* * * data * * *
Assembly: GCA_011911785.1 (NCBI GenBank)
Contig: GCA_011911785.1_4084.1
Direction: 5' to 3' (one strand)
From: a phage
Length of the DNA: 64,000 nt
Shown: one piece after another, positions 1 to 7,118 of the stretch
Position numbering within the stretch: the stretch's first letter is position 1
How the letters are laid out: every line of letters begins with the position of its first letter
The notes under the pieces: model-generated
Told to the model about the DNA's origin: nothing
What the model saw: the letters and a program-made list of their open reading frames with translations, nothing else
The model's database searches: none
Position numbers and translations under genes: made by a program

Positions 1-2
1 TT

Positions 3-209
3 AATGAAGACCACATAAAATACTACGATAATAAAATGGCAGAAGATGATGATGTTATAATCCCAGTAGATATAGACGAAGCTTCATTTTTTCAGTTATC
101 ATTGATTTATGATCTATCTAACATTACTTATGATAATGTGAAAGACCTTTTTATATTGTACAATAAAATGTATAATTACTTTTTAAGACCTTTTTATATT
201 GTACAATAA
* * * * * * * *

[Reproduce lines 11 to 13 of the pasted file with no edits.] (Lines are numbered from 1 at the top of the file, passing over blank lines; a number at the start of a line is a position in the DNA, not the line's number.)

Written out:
What the model saw: the letters and a program-made list of their open reading frames with translations, nothing else
The model's database searches: none
Position numbers and translations under genes: made by a program